Oakland County Is Coyote Country!

WILDER SIDE OF OAKLAND COUNTY

The eastern coyote (Canis latrans) is an intelligent, curious, and highly adaptable animal. Although once confined to the great American deserts and prairies where they were targets of ceaseless eradication campaigns, coyotes have now colonized our nation from coast to coast. “Unlike wolves, which succumbed quickly to predator control measures, decades of intensive persecution did not eradicate coyotes – the unrelenting pressure on them did invoke an ancient coyote biological imperative: It triggered larger litters of pups and colonization behavior that pushed them into new settings everywhere.” – Dan Flores in his 2016 book Coyote America. Continue reading

Celebrating St. Patrick’s Day, 2017

St. Patrick's Day parade participants walking in Royal Oak.

St. Patrick’s Day may not be until March 17th, but communities in and around Oakland County are already gearing up for the festivities. From live music, dances, and theatrical productions – to hearty meals, races, and parades – there’s a St. Patrick’s Day event for everyone! So whether or not you trace your ancestry back to the emerald isle, remember that everyone’s a little Irish on St. Patrick’s Day.

Use our list of St. Patrick’s Day celebrations in and around Oakland County to make the most out of this special day!

Who was St. Patrick?

  • St. Patrick was originally born in England, and was kidnapped by Irish pirates where he was sold into slavery. After his escape from bondage he became a missionary in Ireland.
  • A hero in Ireland, there are 60 churches and cathedrals named “St. Patrick’s,” with the most famous being in Dublin.
  • The wearing of green is associated with the green hills and shamrocks of the Emerald Isle, although traditionally the color blue was associated with St. Patrick.
  • The first St. Patrick’s Day Parade was held in New York, but the first observance of the day was in 1737 by the Charitable Irish Society of Boston.
  • In 1996 the first St. Patrick’s Day Festival was held in Ireland as a three-day event, that has since grown to a five day festival that draws roughly 1 million visitors to the area.

Parade marchers sitting on the back of an old model T.

St. Patrick’s Day in Michigan

In Michigan, the largest wave of Irish immigrants came in 1815 when one million Irish Catholics settled in the Detroit area. Today’s festivities commemorate St. Patrick with parades and merrymaking, celebrating Irish heritage in Southeast Michigan and the contributions they made to the American cultural landscape.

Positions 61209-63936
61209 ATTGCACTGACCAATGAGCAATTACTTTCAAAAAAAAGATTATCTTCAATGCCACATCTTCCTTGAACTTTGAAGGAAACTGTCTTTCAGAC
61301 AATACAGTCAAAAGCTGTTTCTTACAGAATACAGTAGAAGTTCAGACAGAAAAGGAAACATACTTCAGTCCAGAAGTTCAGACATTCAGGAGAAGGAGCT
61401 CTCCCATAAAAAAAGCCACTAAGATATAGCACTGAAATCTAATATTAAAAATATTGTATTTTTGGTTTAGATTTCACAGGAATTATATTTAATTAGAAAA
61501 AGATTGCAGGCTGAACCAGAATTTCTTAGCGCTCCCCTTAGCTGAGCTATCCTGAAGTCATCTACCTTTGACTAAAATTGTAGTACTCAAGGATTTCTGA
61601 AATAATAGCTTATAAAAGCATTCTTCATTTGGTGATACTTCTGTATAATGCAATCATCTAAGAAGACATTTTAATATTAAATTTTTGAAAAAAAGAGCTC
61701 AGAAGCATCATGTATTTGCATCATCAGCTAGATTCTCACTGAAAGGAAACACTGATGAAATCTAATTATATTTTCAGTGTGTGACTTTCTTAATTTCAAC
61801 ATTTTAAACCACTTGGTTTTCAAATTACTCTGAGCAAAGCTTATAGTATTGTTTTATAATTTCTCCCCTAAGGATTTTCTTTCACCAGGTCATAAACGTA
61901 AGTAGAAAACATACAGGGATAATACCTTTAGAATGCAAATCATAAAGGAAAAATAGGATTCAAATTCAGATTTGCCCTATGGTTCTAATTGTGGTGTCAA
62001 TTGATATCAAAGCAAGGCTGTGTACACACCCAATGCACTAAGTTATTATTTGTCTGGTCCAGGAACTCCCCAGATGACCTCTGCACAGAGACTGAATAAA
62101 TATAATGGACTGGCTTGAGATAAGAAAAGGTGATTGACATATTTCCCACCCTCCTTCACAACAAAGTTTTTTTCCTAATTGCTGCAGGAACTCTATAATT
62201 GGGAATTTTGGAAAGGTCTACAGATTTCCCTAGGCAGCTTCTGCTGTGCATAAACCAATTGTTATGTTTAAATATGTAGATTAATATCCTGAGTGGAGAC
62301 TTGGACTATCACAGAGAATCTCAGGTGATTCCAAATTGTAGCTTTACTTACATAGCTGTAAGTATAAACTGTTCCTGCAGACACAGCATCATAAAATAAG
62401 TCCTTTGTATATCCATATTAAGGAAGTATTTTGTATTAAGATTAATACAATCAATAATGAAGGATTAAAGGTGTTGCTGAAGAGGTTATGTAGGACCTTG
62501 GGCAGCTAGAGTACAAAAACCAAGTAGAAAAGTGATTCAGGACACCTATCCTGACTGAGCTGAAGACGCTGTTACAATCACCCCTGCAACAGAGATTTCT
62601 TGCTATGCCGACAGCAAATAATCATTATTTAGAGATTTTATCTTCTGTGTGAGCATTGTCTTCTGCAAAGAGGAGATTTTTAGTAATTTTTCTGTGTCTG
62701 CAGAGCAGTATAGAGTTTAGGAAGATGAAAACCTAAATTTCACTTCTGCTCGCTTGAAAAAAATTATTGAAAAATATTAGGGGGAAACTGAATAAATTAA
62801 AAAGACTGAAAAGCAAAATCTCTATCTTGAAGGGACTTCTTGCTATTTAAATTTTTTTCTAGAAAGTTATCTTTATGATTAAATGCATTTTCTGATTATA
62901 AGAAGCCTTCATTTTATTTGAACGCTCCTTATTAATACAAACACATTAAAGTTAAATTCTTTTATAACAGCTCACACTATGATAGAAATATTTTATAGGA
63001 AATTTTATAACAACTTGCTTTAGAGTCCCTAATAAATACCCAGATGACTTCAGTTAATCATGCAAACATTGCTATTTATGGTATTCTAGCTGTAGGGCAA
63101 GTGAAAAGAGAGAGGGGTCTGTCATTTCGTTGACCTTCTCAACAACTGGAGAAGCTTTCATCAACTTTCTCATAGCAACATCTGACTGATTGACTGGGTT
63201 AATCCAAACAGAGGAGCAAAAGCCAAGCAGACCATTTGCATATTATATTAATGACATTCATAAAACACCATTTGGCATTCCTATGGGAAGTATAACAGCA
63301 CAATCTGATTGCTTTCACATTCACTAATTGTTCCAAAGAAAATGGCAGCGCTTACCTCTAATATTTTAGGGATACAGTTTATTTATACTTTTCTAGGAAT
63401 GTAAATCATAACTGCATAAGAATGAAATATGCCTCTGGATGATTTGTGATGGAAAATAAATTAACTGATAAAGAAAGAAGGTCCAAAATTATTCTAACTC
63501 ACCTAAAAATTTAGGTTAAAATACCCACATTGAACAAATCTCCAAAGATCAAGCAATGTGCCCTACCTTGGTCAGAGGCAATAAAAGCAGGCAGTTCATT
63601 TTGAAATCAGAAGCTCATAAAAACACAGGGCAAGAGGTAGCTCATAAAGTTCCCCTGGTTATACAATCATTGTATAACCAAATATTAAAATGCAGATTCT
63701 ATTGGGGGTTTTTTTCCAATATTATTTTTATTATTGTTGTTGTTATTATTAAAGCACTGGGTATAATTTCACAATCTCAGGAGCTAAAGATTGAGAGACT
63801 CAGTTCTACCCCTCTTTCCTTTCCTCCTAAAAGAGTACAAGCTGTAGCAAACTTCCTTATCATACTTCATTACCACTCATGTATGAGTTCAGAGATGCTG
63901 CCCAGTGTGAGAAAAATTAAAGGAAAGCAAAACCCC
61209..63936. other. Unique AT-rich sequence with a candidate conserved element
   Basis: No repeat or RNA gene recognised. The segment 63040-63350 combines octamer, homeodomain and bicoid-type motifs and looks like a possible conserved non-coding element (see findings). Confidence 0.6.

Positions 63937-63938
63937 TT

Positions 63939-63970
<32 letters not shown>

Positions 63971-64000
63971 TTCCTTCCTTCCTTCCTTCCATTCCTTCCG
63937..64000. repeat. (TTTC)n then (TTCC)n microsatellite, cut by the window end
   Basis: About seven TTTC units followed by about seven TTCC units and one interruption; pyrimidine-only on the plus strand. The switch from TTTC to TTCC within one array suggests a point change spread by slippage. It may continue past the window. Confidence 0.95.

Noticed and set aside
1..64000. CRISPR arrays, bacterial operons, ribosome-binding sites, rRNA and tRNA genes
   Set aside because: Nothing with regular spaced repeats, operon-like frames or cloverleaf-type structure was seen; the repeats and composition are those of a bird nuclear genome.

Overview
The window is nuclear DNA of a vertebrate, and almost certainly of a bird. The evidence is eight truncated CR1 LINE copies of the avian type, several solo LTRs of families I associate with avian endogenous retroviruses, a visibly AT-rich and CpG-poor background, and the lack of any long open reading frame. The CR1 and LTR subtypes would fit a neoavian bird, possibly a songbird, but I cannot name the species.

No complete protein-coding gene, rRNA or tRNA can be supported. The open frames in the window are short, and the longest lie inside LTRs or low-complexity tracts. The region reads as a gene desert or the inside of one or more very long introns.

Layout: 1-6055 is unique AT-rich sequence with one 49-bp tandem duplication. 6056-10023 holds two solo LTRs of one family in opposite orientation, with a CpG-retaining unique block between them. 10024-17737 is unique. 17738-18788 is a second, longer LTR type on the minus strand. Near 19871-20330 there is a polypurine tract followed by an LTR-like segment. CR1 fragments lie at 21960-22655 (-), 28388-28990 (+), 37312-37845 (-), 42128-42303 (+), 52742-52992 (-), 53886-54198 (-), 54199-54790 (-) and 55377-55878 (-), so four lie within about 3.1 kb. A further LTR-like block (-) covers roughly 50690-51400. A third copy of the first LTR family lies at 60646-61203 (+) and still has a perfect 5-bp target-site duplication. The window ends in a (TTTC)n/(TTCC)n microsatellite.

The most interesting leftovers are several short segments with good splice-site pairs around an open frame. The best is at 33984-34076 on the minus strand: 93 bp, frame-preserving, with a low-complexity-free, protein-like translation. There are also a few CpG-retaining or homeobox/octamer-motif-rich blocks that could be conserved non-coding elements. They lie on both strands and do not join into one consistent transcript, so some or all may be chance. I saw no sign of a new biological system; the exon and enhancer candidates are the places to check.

Think your family can be traced back to the early Irish settlers of the area? Find a record of your ancestors at the Archives of Michigan to discover more about your family history.


Visit the Oakland County website, and follow us on Facebook, Twitter, Instagram and Pinterest for more news and fun year round.

More Than A Walk In The Woods: Graham Lakes Trail

WILDER SIDE OF OAKLAND COUNTY

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Bald Mountain State Recreation Area is a 4,637-acre multi-use wildland managed by the Michigan Department of Natural Resources (DNR). The DNR describes the landscape accurately with their frequently used sentence of, “The Park contains some of the steepest hills and most rugged terrain in southeast Michigan and features fifteen miles of marked hiking trails.” I knew that. I thought I knew all of the Bald Mountain State Recreation Area trails very well. I did not. Somehow, in all my many adventures at Bald Mountain, I missed four miles of forested trail that circles West Graham Lake, East Graham Lake, and hidden vernal ponds. As John Muir wrote, and I have shared before, “In every walk with nature, one receives far more than he seeks.” Once again his words were accurate, and they will be for you as well, if you walk slowly, stop often, look and listen. Continue reading

Groundhog Day and Signs of Spring: Fallacies, Facts, and Fun

WILDER SIDE OF OAKLAND COUNTY

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THE BIG DAY IS ALMOST HERE! Crowds will soon gather around televisions for the final countdown. When will he appear? What will he do? Punxsutawney Phil, the furry weatherman from Pennsylvania has been slumbering in his hibernating den since late autumn. But on February 2nd Phil will stop procrastinating and make a statement at Gobblers Knob in front of an array of cameras. As crowds surge forward for a better view, he will yawn once or twice, and then without further ado will predict the weather. If he sees his shadow, he dives back into his den and we have six more weeks of winter. If there is no shadow, he lounges topside and that signals that spring will soon embrace the countryside. It’s a great tall tale, and Phil always has a 50% chance of being right.  Continue reading